This opposition is not an isolated incident either, the 250-megawatt California Valley Solar Ranch, also in San Luis Obispo County, is currently fighting a lawsuit brought against it for danger to the wildlife. In addition, earlier this year federal officials halted a $2 billion solar project in San Bernardino County, California after pressure from environmental groups regarding the desert tortoise. Thankfully, that project was just allowed to resume. Even at a Financing Renewable Energy conference in San Francisco that I attended last month, one of the biggest complaints from utility scale developers was the frequent legal opposition over environmental concerns, along with overly complex regulatory processes.

By tolerating lawsuits, appeals, and objections by the small number of extreme environmentalists, the entire environmental movement gets cast into a hypocritical light. The general population sees us pushing for such projects, only to object them when they come to fruition. We must have a united stand against the extreme organizations that wish to stop these developments. Pressure can be put on the leaders of these organizations by other environmental groups for them to drop their opposition. Alternatively, groups can try to persuade donors who are funding the opposition groups to reconsider. Pragmatic environmentalists must also make sure their voices are heard during committee meetings, town halls, permit hearings, through letters to newspapers, ect… It is unfortunate that such a difficult fight must be fought to make progress with renewable energy, but it’s a battle worth pursuing.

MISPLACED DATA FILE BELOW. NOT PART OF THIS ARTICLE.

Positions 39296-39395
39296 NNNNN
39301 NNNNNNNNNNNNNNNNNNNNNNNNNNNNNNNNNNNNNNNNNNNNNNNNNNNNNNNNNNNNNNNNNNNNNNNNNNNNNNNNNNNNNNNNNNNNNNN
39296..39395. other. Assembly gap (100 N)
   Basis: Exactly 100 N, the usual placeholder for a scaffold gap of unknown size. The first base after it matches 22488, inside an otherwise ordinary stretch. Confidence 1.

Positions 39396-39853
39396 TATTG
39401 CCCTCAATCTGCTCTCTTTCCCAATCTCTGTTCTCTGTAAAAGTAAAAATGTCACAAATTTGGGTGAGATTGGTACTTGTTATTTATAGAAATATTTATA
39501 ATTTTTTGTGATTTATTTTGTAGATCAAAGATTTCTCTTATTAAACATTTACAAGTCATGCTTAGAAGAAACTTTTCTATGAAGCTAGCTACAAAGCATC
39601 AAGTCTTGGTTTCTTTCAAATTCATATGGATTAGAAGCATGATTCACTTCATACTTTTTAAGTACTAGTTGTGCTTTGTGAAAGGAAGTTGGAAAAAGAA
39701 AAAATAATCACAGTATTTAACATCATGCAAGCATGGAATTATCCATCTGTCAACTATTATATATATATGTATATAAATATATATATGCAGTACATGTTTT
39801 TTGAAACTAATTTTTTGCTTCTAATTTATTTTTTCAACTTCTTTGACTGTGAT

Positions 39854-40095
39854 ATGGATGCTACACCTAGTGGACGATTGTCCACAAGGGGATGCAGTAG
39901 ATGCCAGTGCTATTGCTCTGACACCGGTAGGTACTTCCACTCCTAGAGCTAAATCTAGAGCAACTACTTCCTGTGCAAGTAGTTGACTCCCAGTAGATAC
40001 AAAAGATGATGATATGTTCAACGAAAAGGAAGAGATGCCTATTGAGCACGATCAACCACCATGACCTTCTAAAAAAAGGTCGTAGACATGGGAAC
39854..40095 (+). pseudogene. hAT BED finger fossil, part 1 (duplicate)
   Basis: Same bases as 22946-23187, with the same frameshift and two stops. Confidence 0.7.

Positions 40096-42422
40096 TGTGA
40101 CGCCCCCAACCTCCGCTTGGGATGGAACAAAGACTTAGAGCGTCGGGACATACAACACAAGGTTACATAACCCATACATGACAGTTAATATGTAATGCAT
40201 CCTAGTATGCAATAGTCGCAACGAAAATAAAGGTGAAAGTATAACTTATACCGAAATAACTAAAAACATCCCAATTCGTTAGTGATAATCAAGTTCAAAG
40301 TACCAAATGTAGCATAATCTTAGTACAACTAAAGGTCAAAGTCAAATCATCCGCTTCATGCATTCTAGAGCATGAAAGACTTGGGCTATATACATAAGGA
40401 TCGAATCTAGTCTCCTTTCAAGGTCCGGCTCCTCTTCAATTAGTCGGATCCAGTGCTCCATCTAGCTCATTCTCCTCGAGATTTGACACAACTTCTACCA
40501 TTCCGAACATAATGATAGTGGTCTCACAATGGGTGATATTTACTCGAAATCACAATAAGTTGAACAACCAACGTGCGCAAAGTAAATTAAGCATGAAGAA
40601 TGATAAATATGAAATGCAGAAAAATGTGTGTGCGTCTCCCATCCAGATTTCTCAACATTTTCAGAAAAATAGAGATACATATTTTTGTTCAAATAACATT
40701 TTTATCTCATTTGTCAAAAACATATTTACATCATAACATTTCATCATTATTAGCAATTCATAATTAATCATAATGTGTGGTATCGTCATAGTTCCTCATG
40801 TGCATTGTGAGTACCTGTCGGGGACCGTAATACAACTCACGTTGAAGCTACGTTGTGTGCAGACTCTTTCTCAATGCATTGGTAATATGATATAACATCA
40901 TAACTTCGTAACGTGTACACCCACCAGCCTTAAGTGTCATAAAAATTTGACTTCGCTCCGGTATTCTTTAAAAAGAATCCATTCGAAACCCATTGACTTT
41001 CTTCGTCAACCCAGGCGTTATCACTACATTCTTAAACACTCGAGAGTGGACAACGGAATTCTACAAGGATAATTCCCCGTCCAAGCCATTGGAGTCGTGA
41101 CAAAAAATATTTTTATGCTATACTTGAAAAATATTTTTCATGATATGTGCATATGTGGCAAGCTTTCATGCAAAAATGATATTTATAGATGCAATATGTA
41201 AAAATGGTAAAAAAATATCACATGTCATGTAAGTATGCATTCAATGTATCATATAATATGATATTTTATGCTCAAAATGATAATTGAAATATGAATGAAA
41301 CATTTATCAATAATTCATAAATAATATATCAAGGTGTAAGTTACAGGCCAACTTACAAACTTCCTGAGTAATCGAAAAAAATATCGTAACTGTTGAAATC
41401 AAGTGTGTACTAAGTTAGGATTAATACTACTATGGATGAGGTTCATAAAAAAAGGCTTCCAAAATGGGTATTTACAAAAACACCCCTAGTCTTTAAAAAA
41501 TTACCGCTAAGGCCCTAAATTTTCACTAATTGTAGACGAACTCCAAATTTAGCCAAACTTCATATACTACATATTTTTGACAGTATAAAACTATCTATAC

The San Luis Obispo County Board of Supervisors will hear the appeals to block the Topaz Solar Project on July 12th.

Update 7/15/11: The San Luis Obispo County Board of Supervisors unanimously rejected all appeals. The opponents have vowed to file lawsuits as a result.


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About the author

Nick Andre

Nick is the Managing Editor of ModernSerenity.com and the Managing Director of Kumani Inc., a Certified Green web development and business consulting firm. A graduate of the University of Rhode Island, he has deep passions for nutrition, organic agriculture, renewable energy, and the environment, which led him to found Modern Serenity in 2009. Nick is also a bit of a political junkie and is involved in environmental advocacy, land conservation efforts, and more.